–St. Chrysostom,Homily xa. on Genesis.
Let us never forget that the Christian life is a fight.
This being Septuagesima Sunday, here is a sermon from Fr. Bill Klock of Living Word REC for the occasion which is titled It’s Not Fair; It’s Grace. It is based on the Parable of the Laborers in the Vineyard, and Fr. Bill writes:
We see grace in this scene Jesus paints for us. While the workers he called first are busy labouring and sweating under the hot sun, Jesus returns over and over to the marketplace to find more workers who need to provide for their families. Jesus even goes back and hires the ones no one would take—the lazy ones, the dimwits, the clumsy ones, the ones who never seemed to be able to do the job right. Jesus rounds them up, even if it’s late in the day, puts them to work and out of his abounding generosity, he gives them a full day’s pay.
You see, the grace isn’t about wages. God doesn’t negotiate employment contracts with his people. God calls us into covenant with himself. And in that covenant he promises his everything to us, and in return the covenant demands we give our everything back to him. If that sounds like a hard bargain we need to remember that when we say that God gave his everything for us what we mean is that in Jesus God—the almighty Creator of the cosmos—humbled himself to take on our form and humbly died the death we deserve—for us. That’s grace. That’s unmerited favour.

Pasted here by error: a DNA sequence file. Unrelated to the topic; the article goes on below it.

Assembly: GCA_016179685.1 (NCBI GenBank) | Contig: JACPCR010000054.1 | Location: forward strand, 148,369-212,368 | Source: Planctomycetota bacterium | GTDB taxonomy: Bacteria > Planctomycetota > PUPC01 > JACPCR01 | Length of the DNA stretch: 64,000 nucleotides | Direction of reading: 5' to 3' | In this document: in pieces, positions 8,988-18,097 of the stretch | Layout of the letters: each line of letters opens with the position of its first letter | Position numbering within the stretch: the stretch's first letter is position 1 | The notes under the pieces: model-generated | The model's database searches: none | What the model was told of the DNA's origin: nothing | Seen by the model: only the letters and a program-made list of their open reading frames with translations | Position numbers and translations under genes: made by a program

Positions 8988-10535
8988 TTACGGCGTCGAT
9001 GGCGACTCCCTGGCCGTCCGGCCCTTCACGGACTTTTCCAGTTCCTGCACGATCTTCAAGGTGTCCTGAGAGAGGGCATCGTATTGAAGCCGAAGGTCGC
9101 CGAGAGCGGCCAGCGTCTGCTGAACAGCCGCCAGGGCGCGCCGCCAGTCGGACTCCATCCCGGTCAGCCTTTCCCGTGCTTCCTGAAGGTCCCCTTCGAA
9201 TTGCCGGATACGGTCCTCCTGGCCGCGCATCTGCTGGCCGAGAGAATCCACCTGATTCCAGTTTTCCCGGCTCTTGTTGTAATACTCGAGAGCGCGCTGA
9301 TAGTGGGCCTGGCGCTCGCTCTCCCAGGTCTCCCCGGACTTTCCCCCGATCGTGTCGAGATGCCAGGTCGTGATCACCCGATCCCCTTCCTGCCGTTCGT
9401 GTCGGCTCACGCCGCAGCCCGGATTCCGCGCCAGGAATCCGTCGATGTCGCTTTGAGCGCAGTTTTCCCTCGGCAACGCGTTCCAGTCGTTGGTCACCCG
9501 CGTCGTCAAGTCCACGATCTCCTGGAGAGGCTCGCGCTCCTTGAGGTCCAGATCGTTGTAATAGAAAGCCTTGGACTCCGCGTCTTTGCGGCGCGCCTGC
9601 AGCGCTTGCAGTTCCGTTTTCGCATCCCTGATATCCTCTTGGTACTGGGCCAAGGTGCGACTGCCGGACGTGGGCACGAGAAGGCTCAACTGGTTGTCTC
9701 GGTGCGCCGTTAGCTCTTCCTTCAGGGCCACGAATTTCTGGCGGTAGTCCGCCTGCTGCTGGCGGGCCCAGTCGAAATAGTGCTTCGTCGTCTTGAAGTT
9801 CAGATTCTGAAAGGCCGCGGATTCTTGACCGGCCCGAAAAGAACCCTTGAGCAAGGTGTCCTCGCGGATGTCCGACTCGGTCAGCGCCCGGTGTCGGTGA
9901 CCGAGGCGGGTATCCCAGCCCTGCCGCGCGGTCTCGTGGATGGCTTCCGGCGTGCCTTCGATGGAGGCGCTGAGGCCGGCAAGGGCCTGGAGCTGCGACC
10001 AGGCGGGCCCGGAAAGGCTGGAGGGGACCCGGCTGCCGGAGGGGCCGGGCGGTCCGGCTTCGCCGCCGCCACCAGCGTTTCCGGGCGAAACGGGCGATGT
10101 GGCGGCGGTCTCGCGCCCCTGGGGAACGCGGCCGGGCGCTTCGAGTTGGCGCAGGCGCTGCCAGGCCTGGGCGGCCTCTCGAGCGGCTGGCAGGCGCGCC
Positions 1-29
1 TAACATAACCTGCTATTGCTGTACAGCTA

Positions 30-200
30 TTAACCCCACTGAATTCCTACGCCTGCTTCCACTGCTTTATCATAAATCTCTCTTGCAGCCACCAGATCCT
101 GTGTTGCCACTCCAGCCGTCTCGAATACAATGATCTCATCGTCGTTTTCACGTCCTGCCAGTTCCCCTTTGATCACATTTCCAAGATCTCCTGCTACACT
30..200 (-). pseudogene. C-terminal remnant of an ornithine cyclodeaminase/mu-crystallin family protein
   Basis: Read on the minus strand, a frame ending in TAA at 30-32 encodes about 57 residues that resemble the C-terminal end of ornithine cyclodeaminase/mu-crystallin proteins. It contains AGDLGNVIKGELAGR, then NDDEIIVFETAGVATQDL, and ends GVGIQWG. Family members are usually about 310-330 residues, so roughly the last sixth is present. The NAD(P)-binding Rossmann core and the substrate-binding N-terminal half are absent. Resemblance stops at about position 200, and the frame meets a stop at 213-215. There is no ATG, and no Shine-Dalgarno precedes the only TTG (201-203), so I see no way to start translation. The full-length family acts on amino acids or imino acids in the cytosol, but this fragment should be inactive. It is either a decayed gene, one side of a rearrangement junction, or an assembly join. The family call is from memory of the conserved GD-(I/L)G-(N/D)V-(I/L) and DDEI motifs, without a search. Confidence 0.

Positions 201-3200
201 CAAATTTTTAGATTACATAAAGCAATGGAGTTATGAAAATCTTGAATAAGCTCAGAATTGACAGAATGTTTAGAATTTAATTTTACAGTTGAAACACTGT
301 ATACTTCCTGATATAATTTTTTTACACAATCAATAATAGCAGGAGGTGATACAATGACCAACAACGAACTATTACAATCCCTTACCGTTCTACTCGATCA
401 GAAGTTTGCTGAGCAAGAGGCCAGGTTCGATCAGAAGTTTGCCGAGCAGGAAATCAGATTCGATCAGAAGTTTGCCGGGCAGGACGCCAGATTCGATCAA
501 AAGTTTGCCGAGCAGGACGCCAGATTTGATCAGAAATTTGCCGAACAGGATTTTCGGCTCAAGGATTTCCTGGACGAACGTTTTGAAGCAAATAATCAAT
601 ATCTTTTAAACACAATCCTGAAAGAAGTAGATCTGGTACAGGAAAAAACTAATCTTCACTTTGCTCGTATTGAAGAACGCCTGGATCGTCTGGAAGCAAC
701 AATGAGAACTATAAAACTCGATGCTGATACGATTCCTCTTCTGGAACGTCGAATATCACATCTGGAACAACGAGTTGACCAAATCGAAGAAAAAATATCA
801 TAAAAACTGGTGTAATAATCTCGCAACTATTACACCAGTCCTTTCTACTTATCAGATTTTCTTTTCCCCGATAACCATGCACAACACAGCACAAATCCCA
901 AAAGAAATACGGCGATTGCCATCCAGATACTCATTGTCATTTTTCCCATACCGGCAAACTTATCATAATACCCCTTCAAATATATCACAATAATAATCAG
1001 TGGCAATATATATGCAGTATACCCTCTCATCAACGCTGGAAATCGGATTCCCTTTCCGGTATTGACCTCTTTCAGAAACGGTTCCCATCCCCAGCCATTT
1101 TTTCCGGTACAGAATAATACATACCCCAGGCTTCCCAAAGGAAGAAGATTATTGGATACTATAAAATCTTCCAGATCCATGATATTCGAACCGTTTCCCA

And, Brothers and Sisters, the only response is gratitude—gratitude for having been given a full measure of grace ourselves and gratitude for the overflowing and abundant generosity of God that he not only shows us grace, but that he shows the same abounding grace to others. Rather than resenting those who came at the last hour and were given grace, rather than resenting that God would call the lazy and the dimwits and the ne’er-do-wells and reward them just as he has us, all of this should move us to praise and to celebrate a God who is so good. And consider after all, no matter how long you yourself have laboured under the hot sun for the Lord, there will always be someone who has laboured longer and there will always be someone who has labour better and who is overjoyed that our Lord has chosen to be generous in pouring his grace on you—knowing that not one of us has been given what we truly deserve, but through Jesus have been show grace—umerited favour—in overflowing abundance. This is what the kingdom of heaven is like.
If you’d like to listen to this message you can do so either here or immediately below.
Continuing with his series on the Book of Acts, here is another message from Phillip Jensen, titled “The Universal Essence of Christianity”. It is based on Acts 20.
If you have been following the recent controversy at Wheaton College, you may find this interview quite interesting: King’s College Professor Terry Mattingly and SBTS President Dr. Al Mohler discuss the controversy at Wheaton College and the state of Christian higher education.
From Dr. Richard Trucks of Third Presbyterian Church in Birmingham, here is a message on James 1:2-4, titled “The Purpose of Trials in My Life.” He addresses these two questions:
- what is the purpose of these trials with which we are all faced? and
- what should be our attitude while we are going through these trials?